Neural reorganization and interictal behavioral anomalies have been documented in people with epilepsy and in animal seizure models. Alterations in behavior could be due to somatosensory dysfunction. This study was designed to determine whether seizures can lead to changes in somatosensory representations and whether those changes are persistent.Methods:
Twice-daily seizures were elicited by delivering 1 s of electrical stimulation through carbon fiber electrodes implanted in both the corpus callosum and sensorimotor neocortex of young adult male Long-Evans rats until a total of 20 seizures were elicited. Either 1–3 days or 3–5 weeks following the last seizure, functional magnetic resonance imaging (MRI) was used to image the brain during electrical stimulation of each forepaw independently.Key Findings:
Forepaw stimulation in control rats resulted in a focused and contralateral fMRI signal in the somatosensory neocortex. Rats that had repeated seizures had a 151% increase in the number of voxels activated in the contralateral hemisphere 1–3 days after the last seizure and a 166% increase at 3–5 weeks after the last seizure. The number of voxels activated in response to forepaw stimulation was positively correlated with the duration of the longest seizure experienced by each rat. The intensity of the activated voxels was not significantly increased at either time interval from the last seizure.Significance:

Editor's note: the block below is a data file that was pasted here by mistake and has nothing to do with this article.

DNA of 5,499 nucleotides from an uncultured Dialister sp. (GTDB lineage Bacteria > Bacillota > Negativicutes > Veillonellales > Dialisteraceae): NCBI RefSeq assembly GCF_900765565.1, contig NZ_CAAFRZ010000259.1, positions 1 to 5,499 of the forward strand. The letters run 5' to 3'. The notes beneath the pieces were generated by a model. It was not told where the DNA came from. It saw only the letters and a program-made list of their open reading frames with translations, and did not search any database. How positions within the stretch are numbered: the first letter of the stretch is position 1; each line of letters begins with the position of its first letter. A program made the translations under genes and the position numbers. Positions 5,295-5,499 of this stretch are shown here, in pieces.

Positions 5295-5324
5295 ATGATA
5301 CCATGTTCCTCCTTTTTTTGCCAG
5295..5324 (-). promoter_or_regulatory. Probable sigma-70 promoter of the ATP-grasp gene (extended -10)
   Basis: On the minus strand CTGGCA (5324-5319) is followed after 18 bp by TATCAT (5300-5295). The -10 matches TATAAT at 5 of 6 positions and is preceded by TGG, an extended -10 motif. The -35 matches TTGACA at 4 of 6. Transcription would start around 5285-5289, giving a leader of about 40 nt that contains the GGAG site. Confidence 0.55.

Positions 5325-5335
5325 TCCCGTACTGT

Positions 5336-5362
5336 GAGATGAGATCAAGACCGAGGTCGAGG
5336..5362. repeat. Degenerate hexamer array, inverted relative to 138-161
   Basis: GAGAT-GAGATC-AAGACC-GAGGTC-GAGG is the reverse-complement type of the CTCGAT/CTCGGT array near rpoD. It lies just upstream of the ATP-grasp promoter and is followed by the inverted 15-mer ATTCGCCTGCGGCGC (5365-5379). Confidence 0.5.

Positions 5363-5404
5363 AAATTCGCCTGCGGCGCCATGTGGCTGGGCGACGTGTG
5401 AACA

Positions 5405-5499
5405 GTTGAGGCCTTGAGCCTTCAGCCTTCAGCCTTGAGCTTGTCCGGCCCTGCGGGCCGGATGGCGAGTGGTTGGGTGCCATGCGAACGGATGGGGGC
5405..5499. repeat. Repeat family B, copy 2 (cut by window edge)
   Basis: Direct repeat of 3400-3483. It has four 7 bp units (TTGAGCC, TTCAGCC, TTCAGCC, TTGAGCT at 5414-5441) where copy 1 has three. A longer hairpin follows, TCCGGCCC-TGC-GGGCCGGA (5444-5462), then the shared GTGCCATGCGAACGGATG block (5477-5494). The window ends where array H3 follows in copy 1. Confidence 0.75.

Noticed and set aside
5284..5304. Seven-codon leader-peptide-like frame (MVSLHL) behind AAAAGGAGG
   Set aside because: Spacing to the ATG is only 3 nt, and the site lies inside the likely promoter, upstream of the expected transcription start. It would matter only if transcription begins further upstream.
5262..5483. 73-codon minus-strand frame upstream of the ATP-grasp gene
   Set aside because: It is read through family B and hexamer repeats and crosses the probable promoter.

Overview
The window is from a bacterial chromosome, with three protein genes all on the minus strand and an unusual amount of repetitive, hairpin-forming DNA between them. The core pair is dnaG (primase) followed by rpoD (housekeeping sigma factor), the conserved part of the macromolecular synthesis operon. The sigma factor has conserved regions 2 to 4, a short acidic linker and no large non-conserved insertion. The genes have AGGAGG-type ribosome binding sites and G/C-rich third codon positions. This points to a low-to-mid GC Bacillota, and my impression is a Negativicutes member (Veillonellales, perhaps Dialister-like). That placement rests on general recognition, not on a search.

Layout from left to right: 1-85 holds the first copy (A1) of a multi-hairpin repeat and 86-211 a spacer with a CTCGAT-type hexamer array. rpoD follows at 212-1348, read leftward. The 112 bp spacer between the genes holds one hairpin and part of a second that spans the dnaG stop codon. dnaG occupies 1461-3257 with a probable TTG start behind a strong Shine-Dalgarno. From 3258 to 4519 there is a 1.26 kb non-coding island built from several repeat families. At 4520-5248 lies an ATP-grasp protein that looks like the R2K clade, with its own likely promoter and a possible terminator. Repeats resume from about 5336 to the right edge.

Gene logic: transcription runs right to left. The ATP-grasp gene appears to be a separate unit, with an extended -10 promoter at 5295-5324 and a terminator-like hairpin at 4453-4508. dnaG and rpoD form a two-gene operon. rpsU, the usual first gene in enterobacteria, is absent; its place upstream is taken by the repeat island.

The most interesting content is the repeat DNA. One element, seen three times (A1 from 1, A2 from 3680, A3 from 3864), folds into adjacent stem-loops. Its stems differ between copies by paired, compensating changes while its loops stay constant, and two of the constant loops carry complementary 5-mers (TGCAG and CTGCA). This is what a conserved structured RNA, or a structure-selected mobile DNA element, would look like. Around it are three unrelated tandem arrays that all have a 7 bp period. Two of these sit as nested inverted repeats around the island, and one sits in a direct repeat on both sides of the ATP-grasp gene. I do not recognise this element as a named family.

The increased area of activation in somatosensory cortex, which is persistent at 3–5 weeks, is consistent with previous observations of larger motor maps following seizures. Seizure-induced changes in the functioning of sensory cortex may also contribute to interictal behavioral anomalies.